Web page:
land clearing

Developer Clearing Land Without Normal Safeguards

Kingwood Residences HTX II LLC is clearing 11.5 acres of land on West Lake Houston Parkway (WLHP) without the normal safeguards to control sediment-laden runoff. In recent weeks, concerned residents have emailed me multiple pictures like the ones below.

No silt fence to retain sediment-laden runoff on site.
Instead, runoff is draining into the street and storm sewers.

Normally, contractors would protect storm drains by catching silt with sand bags placed in the gutters. But this afternoon, I saw none of those either…even though the contractors were working furiously on a Sunday afternoon.

The buildup of sediment in our rivers, streams, and channels was a primary contributing cause of flooding. So why don’t contractors exercise greater caution?

Nature of Phase II Still Uncertain

The land in question is adjacent to another 19.7 acres to the northwest owned by the same developer. That land was cleared starting in 2022.

Contractors have been building apartments since then. The work was supposed to be complete by the end of last year, but is still in progress.

Note address.

It’s not clear what the developer plans to put on Phase II’s land, which was purchased from Pinehurst Trail Holdings LLC in June 2023.

However, the address – Kings River Commercial Road – and the developer’s website, suggest it may be commercial. The website boasts that the developer specializes in high-end, mixed-use apartment complexes within walking distance of retail.

Kingwood Residences HTX and HTX II LLC are limited liability companies owned by High Street Residential, a wholly owned operating subsidiary of Trammell Crow Company in Dallas. Their local headquarters are on 2800 POST OAK BLVD STE 400, HOUSTON TX 77056-6169.

More Photos Taken on 1/14/24

All photos below were all taken today, 1/14/24.

Looking N toward San Jacinto West Fork out of sight in background. West Lake Houston Parkway is on left next to soupy area in foreground.

According to the Harris County Flood Control District (HCFCD) gage at the West Fork and WLHP less than a mile north, this area last received rain on January 8 and it totaled only .4 inches.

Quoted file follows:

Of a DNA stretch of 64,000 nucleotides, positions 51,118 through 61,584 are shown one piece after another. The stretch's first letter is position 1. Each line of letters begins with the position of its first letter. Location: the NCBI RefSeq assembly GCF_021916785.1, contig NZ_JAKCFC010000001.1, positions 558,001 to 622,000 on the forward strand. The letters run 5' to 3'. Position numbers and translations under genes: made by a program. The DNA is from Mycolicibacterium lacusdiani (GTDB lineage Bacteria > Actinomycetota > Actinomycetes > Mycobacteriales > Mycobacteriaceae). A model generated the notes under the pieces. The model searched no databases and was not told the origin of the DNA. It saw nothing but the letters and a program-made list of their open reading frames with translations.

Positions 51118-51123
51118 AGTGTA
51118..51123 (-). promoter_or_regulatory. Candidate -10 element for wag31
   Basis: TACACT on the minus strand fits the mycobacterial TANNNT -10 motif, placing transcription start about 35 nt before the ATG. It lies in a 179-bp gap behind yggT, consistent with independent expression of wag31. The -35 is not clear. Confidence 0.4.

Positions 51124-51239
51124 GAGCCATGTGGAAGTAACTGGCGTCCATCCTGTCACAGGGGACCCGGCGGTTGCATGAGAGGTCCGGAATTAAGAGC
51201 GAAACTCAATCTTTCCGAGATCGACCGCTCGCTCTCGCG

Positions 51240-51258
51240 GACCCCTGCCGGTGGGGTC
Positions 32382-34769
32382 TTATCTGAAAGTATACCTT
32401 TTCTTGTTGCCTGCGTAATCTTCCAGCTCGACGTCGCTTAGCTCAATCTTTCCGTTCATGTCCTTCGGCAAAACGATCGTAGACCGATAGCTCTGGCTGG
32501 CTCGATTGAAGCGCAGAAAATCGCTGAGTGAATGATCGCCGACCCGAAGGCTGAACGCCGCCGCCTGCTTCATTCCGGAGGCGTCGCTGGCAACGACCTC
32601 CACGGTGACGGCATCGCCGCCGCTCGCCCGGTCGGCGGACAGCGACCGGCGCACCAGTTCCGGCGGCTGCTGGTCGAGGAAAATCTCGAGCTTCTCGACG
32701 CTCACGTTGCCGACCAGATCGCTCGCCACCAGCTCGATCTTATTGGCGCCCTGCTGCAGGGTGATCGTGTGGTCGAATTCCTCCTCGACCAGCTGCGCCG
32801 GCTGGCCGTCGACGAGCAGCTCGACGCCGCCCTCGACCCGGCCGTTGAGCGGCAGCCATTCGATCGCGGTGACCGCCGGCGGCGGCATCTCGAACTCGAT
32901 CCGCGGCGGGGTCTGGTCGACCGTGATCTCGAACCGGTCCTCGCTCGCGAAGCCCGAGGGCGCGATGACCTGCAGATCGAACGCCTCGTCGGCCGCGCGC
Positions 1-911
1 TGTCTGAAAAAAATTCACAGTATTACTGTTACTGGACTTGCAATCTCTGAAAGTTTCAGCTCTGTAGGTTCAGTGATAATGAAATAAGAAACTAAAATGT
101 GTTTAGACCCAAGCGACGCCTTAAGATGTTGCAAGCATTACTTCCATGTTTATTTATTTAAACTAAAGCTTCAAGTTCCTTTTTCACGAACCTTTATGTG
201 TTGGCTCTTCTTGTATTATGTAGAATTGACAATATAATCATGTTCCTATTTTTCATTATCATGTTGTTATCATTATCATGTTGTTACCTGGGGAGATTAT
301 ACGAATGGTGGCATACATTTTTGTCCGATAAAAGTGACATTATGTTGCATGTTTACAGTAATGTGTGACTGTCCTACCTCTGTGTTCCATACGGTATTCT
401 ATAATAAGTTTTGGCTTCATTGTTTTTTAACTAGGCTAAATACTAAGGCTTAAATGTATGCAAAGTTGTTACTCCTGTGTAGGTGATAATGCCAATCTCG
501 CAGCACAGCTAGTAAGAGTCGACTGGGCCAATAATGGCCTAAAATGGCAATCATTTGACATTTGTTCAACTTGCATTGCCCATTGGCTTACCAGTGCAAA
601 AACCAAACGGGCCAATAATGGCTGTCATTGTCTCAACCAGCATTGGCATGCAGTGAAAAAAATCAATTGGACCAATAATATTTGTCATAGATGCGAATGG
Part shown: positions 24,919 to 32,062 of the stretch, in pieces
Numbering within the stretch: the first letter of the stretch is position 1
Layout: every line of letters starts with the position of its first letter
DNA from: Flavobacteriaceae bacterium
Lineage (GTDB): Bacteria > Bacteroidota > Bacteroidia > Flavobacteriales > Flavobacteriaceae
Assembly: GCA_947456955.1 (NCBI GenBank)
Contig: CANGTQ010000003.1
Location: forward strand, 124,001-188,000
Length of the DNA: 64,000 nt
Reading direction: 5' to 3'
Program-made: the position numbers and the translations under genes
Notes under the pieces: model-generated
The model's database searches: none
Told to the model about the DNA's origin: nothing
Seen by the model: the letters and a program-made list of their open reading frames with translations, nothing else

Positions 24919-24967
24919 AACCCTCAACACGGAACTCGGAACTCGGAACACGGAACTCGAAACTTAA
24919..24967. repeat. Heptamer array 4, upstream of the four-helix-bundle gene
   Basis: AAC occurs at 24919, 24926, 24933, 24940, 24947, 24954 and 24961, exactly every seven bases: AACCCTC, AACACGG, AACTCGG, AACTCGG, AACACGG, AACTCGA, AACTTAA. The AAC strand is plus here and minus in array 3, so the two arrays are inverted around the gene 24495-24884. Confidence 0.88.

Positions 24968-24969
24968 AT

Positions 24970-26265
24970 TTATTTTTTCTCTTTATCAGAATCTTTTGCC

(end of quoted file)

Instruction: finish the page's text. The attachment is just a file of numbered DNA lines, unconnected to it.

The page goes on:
Reverse angle, looking S. WLHP on right. Kings Park Way cuts through middle of frame.
Detention basin for Phase I (middle left) may or may not serve Phase II.
Cleared trees stacked three stories high.

Enough Detention?

For properties this size, HCFCD requires .65 acre feet of stormwater detention basin capacity per acre of developed land. That comes out to roughly 20 acre feet for these combined properties.

I have requested drainage analyses and construction plans from HCFCD but have not yet received them. More news when I do.

According to the U.S. Fish and Wildlife Service, no wetlands exist on either parcel of land. And current FEMA flood maps show both parcels are out of floodplains.

The primary flooding concerns for these properties appear to be making sure they have sufficient detention capacity and that they don’t clog storm drains with sediment.

Ten Elements of an Effective Erosion and Sediment Control (ESC) Plan

The EPA lists 10 elements of an effective erosion control plan.

  1. Minimize Needless Clearing and Grading
  2. Protect Waterways and Stabilize Drainage Ways
  3. Phase Construction to Limit Soil Exposure and Compaction
  4. Stabilize Exposed Soils Immediately
  5. Protect Steep Slopes and Cuts
  6. Install Perimeter Controls to Filter Sediments
  7. Employ Advanced Sediment Settling Controls
  8. Certify Contractors on ESC Plan Implementation
  9. Adjust ESC Plan at Construction Site
  10. Assess ESC Practices After Storms

In fairness, the developer has left a natural border and phased construction. That’s good. But as the resident photos above show, they are not preventing sediment from leaving the site.

Posted by Bob Rehak 1/14/24

2329 Days since Hurricane Harvey

The thoughts expressed in this post represent opinions on matters of public concern and safety. They are protected by the First Amendment of the US Constitution and the Anti-SLAPP Statute of the Great State of Texas.